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Publication numberUS3758187 A
Publication typeGrant
Publication dateSep 11, 1973
Filing dateJun 9, 1971
Priority dateJun 9, 1971
Also published asCA962871A1, DE2228292A1, DE2228292B2
Publication numberUS 3758187 A, US 3758187A, US-A-3758187, US3758187 A, US3758187A
InventorsMassey N, Thomas C
Original AssigneeKms Ind Inc
Export CitationBiBTeX, EndNote, RefMan
External Links: USPTO, USPTO Assignment, Espacenet
Method and apparatus for recording intelligence on a sheet material
US 3758187 A
Abstract
A method and apparatus for recording intelligence on a moving sheet such as a light sensitive strip. The data is modulated into a coherent light reference or a signal beam of a holographic recording system while one of the beams is altered in angle for each pass across the recording strip to record a series of holograms, each adjacent series on the strip having a spatial frequency different from the next wherein overlap will not interfere with readout which isolates each frequency in turn.
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v V i/ United Stat l l 3,758,187 Thomas et al. 51 Sept. ll, I973 METHOD AND APPARATUS FOR RECORDING INTELLIGENCE ON A SHEET Primary Iitaminer-Rnnuld L. Wibcrt MATERIAL AllorneyBarnes, Kissclle, Ruisch & Chualc [75] Inventors: Carlton E. Thomas, Van Nuys,

Calif; Norman C. Massey, Ypsilanti,

Mich.

[73] Assignee: KMS Industries, Inc., Ann Arbor, [57] ABSTRACT Mich.

[ 1 Filed. June 9 1971 A method and apparatus for recording intelligence on a moving sheet such as a light sensitive strip. The data [2]] Appl. No.: 151,458 is modulated into a coherent light reference or a signal beam of a holographic recording system while one of the beams is altered in angle for each pass across the 350/35 350/162 recording strip to record a series of holograms, each Fieid 5 162 SF. adjacent series on the strip having a spatial frequency different from the next wherein overlap will not interl78/7'6; 346M108; 179/1003 fere with readout which isolates each frequency in turn.

[56] References Cited UNITED STATES PATENTS 8 Claims, 10 Drawing Figures 3,560,071 2/1971 Silverman et al. 350/15 A Fife/02c! 4960/77 l IV a? 9 6 47 62 po yafi [0:0 flea/27 fi/k/ro? Waoz/o/ar 6'6 580? go fi6f0'f/V6 9%f70f METHOD AND APPARATUS FOR RECORDING INTELLIGENCE ON A SHEET MATERIAL This invention relates to a Method and Apparatus for Recording Intelligence on a Sheet Material such as a film in such a manner that the intelligence can be subject to readout at will.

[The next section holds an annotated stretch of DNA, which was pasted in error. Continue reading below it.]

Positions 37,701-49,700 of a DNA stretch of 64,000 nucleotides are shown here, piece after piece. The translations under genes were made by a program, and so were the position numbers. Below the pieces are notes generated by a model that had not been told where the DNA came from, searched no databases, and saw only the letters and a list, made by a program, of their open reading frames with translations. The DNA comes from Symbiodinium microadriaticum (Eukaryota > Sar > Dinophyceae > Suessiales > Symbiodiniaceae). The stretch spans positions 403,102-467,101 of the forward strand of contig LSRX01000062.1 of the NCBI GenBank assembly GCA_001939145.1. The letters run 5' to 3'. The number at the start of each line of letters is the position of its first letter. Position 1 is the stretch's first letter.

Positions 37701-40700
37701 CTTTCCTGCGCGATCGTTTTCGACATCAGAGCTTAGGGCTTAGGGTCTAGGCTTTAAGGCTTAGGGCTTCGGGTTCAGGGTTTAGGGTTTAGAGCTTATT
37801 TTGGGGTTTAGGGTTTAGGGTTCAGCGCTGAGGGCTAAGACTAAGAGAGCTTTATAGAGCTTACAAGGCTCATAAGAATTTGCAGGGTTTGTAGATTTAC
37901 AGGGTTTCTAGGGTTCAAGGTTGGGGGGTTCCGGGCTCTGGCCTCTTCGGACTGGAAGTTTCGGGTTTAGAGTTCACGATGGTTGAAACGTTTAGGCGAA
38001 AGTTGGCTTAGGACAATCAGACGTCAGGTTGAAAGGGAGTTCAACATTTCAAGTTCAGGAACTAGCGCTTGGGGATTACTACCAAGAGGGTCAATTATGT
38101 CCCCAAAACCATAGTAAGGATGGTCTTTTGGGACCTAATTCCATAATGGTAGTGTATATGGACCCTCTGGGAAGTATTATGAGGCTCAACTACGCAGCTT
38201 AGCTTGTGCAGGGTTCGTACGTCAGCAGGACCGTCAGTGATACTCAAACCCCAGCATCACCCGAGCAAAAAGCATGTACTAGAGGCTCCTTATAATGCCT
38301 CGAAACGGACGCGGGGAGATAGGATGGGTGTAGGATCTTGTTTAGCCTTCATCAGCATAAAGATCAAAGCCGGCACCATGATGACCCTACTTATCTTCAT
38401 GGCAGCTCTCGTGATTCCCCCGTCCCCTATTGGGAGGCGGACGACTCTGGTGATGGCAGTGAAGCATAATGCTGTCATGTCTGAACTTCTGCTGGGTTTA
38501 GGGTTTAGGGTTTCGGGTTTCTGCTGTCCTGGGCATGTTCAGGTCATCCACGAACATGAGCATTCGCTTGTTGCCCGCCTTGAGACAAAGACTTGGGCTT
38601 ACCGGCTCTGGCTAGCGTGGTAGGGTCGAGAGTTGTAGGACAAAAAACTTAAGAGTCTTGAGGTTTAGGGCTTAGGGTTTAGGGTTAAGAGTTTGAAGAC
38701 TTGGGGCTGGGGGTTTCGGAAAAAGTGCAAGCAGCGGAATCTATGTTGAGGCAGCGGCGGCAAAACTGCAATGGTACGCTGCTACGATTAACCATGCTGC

It is an object of the present invention to improve on present type recorders by permitting higher bandwidths to be recorded with much lower mechanical tolerances and a much better signal-to-noise ratio.

It is an object of the invention to record and permit playback of very wide bandwidth, analog, or digital data on photosensitive film.

In this history of this art of recording, it has become known that a laser may be used to record information. The highly collimated laser beam can be focused to a small intense spot of light on film and this brightness in turn can be utilized to record on very high resolution, low sensitivity films, thereby achieving very high packing densities.

It is also possible to record very wide bandwidth signals which require short dwell times on each film resolution element. There have been difficulties, however, encountered in playback where film noise and tracking difficulties limit the performance. Devices are available for bandwidths up to I megahertz (MHz). The basic components of a conventional laser recorder have included a flat film with a laser beam which is swept across the film by a rotating polygon mirror with a light moudlator interposed in a beam to add the intelligence which is to be recorded. There have been, however, limitations on these conventional recording systems. The bandwidth is limited by the rotation rate of the polygon mirror.

Other problems with the conventional laser recorders are noise and the readout tracking system. At low data rates, the fine lines on film can be tracked by a mechanical servo system driving a mirror. At megacycle rates, mechanical tracking has been difficult. Without a tracking loop, the mechanical tolerances on recording and playback are extremely tight. First of all, the polygon mirror faces must be accurate to seconds of are or less to keep the tracks accurately spaced. Even the bearings supporting the mirror must have micro inches of runout and the film drive must be extremely uniform on playback as well as during recording.

In view of the above difficulties, it is an object of the present invention to provide an improved recording and playback method and system which will handle wide bandwidth, analog, or digital data to the extent of 400 MHz with much lower mechanical tolerances on the equipment used and a much better signal-to-noise ratio. Basically, this involves the concept of recording narrow gratings, that is, one dimensional holograms with infinite focal lengths, on the film instead of focused spots.